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MLB pleased with Mexico series
03/14/2004  7:52 PM ET
Marlins, Astros end in tie
Kids get lesson they won't forget

MEXICO CITY -- The offensive numbers this weekend were down big time at Estadio Foro Sol compared to last year. So was the attendance. But the enthusiasm from the Mexican fans was hardly abated.

They cheered and rocked the Estadio Foro Sol in the ninth inning Sunday as the World Series champion Florida Marlins scored twice to tie the Houston Astros. Then the 11,270 in attendance showered the field with paper cups and debris after the game was called after nine innings, tied 2-2. The managers had a made a pregame decision that with the personnel the two teams had on hand, the game would not go into extra innings under any circumstances.

"Major League Baseball regrets that the fans of Mexico City were disappointed the second game of Serie de Primavera ended in a 2-2 tie and was unable to extend into extra innings," MLB said in statement released after the game. "As is the case in many Spring Training games, it was decided prior to the start that the game would be limited to nine innings only. Overall, both clubs had a great two days of competitive baseball and the players really enjoyed the Mexico City crowds."

Otherwise, Major League Baseball International officials went home undaunted. MLB will be back to play games in Mexico City next year, perhaps during the regular season, definitely again in March.

"We'll continue to grow the game in Mexico City," said Paul Archey, MLB's senior vice president of international business operations.

"I think this was a great experience," Marlins manager Jack McKeon said. "Major League Baseball did a fantastic job. The security was great. Transportation was much better than I thought it would be. And the fans down here really love their baseball."

Last year, the Dodgers and Mets combined for 57 runs, 74 hits and 14 homers in 20 innings as the teams split the two-game series at an altitude of 7,200 feet. This year, the two teams combined for 11 runs, 45 hits and five home runs. Last year, 37,758 attended the two games. This year, 26,338 attended.

Part of the attendance problem was that MLB didn't formally announce the series until early February and the promoters had a little more than a month to advance the games. Last year, they had three months of advance time.

"We had the late start and it's always a tough ticket to sell baseball in Mexico City. This is soccer country," Archey said. "Baseball is definitely more popular to the north and west. But considering all that, we're very pleased. The fans were wonderful and showed their knowledge of the game with the way they received Roger Clemens on Saturday. The whole thing was a very positive experience."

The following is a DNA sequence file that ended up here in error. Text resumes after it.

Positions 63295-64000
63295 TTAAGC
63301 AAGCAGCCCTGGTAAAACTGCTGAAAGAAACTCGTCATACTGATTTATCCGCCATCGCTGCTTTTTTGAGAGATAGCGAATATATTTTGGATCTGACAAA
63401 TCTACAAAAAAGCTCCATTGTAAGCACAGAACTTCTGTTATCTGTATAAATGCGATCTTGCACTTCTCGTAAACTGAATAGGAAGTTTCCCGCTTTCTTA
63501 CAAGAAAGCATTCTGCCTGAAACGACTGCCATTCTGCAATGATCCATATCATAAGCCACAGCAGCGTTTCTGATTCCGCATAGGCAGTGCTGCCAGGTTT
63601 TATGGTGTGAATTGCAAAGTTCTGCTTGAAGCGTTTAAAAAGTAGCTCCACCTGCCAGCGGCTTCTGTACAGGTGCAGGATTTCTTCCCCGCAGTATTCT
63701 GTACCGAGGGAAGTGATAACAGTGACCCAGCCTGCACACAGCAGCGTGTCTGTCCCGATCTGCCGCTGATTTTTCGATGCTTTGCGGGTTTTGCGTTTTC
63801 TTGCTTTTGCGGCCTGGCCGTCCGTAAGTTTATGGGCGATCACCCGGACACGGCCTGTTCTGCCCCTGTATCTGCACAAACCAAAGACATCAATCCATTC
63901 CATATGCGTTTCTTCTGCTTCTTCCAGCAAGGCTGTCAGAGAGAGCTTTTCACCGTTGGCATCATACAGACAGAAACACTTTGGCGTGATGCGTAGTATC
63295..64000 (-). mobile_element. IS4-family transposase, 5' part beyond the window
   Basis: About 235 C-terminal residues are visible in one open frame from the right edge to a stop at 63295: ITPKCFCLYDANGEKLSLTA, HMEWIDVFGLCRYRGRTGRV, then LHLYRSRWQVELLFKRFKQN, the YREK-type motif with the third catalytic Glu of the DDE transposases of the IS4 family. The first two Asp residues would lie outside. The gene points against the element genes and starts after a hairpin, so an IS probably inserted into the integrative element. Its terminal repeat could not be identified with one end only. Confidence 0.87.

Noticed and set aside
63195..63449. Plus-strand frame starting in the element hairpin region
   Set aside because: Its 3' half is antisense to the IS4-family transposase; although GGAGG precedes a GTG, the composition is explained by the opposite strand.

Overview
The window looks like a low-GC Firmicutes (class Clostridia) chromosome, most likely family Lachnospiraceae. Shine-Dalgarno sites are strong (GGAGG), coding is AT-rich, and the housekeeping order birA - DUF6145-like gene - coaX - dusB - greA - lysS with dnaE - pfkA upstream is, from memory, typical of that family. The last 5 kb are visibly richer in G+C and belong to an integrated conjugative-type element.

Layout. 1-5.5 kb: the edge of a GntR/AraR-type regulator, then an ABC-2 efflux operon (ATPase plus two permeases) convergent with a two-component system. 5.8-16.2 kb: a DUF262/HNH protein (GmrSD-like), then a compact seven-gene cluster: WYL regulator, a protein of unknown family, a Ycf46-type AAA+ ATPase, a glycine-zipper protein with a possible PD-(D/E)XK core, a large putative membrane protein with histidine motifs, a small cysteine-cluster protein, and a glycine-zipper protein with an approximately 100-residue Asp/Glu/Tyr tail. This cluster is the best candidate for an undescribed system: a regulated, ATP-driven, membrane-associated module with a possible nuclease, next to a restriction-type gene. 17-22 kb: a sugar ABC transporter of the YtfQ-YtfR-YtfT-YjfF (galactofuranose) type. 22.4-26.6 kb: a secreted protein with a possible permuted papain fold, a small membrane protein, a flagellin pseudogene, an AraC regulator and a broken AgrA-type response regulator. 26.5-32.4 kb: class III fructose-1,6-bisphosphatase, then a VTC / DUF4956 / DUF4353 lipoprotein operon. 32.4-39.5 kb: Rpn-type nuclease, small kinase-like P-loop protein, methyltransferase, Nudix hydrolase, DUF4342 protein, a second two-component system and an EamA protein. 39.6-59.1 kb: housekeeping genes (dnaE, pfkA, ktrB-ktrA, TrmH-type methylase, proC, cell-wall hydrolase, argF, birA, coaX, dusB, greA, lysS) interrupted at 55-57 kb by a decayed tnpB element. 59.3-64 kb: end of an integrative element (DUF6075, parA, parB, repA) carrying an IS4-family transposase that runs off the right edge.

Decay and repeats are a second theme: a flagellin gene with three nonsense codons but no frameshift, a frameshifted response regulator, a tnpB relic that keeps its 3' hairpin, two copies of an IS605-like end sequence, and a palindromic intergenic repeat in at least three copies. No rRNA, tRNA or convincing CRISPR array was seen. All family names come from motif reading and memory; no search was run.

Clemens pitched three innings of two-run ball as the Marlins won, 6-1, and hit four of the five home runs. The Astros, though, scored three runs and had 20 hits in the two games. They had a night game against the Yankees in Tampa on Friday night and didn't arrive in Mexico City until a few hours before the game on Saturday. Meanwhile, the Marlins arrived late Friday night and were well rested by the time they took the field on Saturday.

"I don't think we were affected by the altitude," said Jeff Kent, who hit Houston's only homer in the fourth inning Saturday evening. "The dimensions of this park are a little strange and it has very fast turf. But we sat on a plane for three hours and took 2 1/2 hours of bus rides on Saturday just to get here. Guys just weren't ready to play."

Comparatively, the Sunday afternoon game last year on March 15 was a veritable slugfest.

The Dodgers won, 20-10, and had 30 hits and four home runs. Tom Glavine started for the Mets and gave up 10 runs on 13 hits before he was yanked with two out in the fourth inning.

Glavine said at the time that 90 percent of what happened to him that day could be attributed to the ballpark. Dodgers manager Jim Tracy said that the ballpark "penalizes pitchers on both ends." If they get the ball up, it's easy to hit it out of the park. If the ball's hit on the ground, it's likely to scoot through the infield on the quick artificial turf.

Unlike many of the artificial turf fields in the U.S., this one is cross cut to look like grass and has a natural clay infield.

Murray Cook, Major League Baseball's head groundskeeper, tried to fix the infield problem by concocting a new clay mixture this year. It met with mixed reviews.

"Last year (the players) complained that it played too hard," Cook said. "Now they're complaining that it plays too soft."

Because of the altitude, the ballpark has a tendency to play like a bandbox. But good pitching and mild weather conditions seemed to mitigate the target practice created by light air and dimensions that include a 326-foot shot down the left-field line and 333 feet down the line in right.

"Good pitching is the reason why the ballpark played so differently this year. Everybody pitched pretty well," said Florida's Jeff Conine, who hit a two-run homer on Saturday night. "I hit my ball pretty good, but I'm sure it wouldn't have gone that far at sea level."

Still MLB remains unabashed.

"We will eventually bring regular season games to Mexico City," Archey said. "I don't know if it will be next year. But we'll definitely be coming back."

Barry M. Bloom is a national reporter for This story is not subject to the approval of Major League Baseball or its clubs.